By Aggrey Nyondwa Kikobera
A few weeks back, I landed on this wonderful conversation on Facebook.
It’s a candid and innocent conversation between a father and his 4-year-old daughter, Mea (Pseudo).
The latter is perplexed about why schools remain closed to this day. She grumbles about how much she misses school, her friends and teachers.
To Mea, a full year out of school is too long, and she fancies to have a conversation with ‘The President’ about the same…
Mea: Daddy, when will schools be opened? I want to go to school.
Dad: Schools were closed because of the outbreak of coronavirus, a deadly disease that spreads very fast. Mea: I know this. But when will schools be opened again?
Dad: I don’t know. But I will call someone and ask. You know the disease is spreading very fast, and we are required to stay home, and to avoid congested places such as schools.
Mea: But Daddy, you and Mummy leave home every morning, and return in the evening. Is there no coronavirus where you go?
Dad: Ha! There’s coronavirus everywhere. But we are careful. Don’t you see us wearing masks all the time when returning home? Don’t you see us carrying bottles of sanitizers and washing our hands? These are some of the things we have to do to avoid falling sick.
Mea: We can do all that at school.
Dad: Yes you can. When schools reopen. Mea: When will that be? Dad: I don’t know but I will call and ask.
Dad: I will tell you… ***Conversation ends*** Another evening…
Mea: Daddy, I want the telephone number of the president. Do you have it?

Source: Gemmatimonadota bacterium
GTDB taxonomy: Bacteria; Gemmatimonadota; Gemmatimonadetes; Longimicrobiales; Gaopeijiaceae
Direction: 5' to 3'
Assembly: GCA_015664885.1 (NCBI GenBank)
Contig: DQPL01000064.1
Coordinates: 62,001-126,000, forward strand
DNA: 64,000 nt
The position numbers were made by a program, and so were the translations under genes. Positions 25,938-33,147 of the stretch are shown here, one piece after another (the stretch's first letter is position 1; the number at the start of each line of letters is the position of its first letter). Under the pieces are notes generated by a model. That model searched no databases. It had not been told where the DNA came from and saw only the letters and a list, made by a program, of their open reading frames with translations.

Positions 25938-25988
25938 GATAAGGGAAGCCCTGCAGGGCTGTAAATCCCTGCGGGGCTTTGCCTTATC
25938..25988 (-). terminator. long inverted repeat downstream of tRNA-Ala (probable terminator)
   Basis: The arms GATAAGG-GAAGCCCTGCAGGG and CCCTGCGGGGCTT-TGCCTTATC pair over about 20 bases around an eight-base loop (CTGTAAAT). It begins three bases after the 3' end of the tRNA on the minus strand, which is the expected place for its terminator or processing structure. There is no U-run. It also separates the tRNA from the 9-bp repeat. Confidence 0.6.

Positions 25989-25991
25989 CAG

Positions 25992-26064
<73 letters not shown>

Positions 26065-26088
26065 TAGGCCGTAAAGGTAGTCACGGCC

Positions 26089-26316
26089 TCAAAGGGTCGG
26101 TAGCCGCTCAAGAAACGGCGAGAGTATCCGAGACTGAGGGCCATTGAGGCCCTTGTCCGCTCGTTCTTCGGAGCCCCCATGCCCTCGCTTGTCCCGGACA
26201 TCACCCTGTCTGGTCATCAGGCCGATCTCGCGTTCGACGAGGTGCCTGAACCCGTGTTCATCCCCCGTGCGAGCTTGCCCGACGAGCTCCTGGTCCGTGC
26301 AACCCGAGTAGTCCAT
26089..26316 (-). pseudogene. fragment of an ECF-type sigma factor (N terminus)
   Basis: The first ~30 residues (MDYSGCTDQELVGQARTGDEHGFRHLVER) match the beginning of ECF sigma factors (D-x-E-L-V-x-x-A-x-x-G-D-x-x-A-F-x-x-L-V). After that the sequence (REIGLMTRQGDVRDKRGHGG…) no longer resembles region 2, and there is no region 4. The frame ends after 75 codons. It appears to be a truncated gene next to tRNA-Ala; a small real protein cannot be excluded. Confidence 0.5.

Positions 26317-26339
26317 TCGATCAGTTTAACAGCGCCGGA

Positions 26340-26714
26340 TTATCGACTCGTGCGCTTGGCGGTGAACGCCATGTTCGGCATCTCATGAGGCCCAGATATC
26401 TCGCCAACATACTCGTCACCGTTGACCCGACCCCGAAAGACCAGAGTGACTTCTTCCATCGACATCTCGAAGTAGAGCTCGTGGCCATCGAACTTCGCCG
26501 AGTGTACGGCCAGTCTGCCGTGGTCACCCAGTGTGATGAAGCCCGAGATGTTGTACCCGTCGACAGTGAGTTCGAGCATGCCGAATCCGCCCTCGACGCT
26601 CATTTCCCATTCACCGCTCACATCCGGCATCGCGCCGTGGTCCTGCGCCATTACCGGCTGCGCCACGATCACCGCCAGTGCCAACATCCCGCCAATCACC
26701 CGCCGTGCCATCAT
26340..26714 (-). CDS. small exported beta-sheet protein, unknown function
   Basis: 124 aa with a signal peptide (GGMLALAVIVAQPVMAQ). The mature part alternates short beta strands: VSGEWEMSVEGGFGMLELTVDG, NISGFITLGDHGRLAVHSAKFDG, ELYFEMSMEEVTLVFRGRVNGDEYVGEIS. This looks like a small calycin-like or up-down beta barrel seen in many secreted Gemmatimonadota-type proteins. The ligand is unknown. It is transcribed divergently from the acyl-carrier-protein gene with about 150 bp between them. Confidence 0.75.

Dad: Which president?
Mea: President Museveni.
Dad: Who is President Museveni? Do I know him?
Mea: The one who talks about coronavirus all the time on TV. The one who wears a hat…
Dad: Why do you want his telephone number?
Mea: I want to call and ask him when we will go back to school. We all want to go back to school. Me (and my other friends). I miss my teacher, I miss my friends. I miss school.
Dad: I don’t have the president’s telephone number, unfortunately.
Mea: Ah! Dad: (But, I will call the president) when I get his telephone number.
Just like Mea, over 15 million learners have been affected by the closure of schools in Uganda, since March 2020.
This closure was a measure to curb the spread of the coronavirus, which was just on its way into Uganda, at that time.
According to UNICEF, there are other 1.6 billion children from over 200 countries, that have been affected by nationwide school closures, as a result of the pandemic. It is coming to a year now, and millions of Ugandan children, are still stranded at home.
The closure of schools was as inevitable as all the other measures that were taken. No one, however, anticipated that it would be for this long. It is now a full academic year lost and you wonder how children, especially those in rural areas, will be able to catch up.
Besides, the closure of schools has reversed the progress registered by the government and Non-Governmental Organisations, in curbing child abuse.
The continued keeping of children at home, means continued exposure, to gross child abuse risks.
According to the Uganda Child Helpline Service, Sauti 116, sexual violence against children rose from 20% in March to 40% in July 2020. Just in the space of three months.
The report also indicates that between April and September 2020, cases of violence against children rose from 2,400 to 5,000.
This is mostly attributed to the redundancy of children at home, thereby exposing them to the perpetrators. In addition to academics, school is a safe haven for children, where a lot of moral protection is provided.
But with the kind of busy parents today, this protection has been stripped from the children for the last 11 months, leaving them helpless and vulnerable.
A recent cabinet meeting culminated in a suggestion, that schools should remain closed for another three months. However, the risk of keeping children at home, is far greater.
Just like Mea suggests in the conversation she has with her father, schools should reopen, with strict Standard Operating Procedures (SOPs). We have already seen this work with the opening of candidate classes, and other public entities that have been allowed to operate.
The author is a Social and Political Critic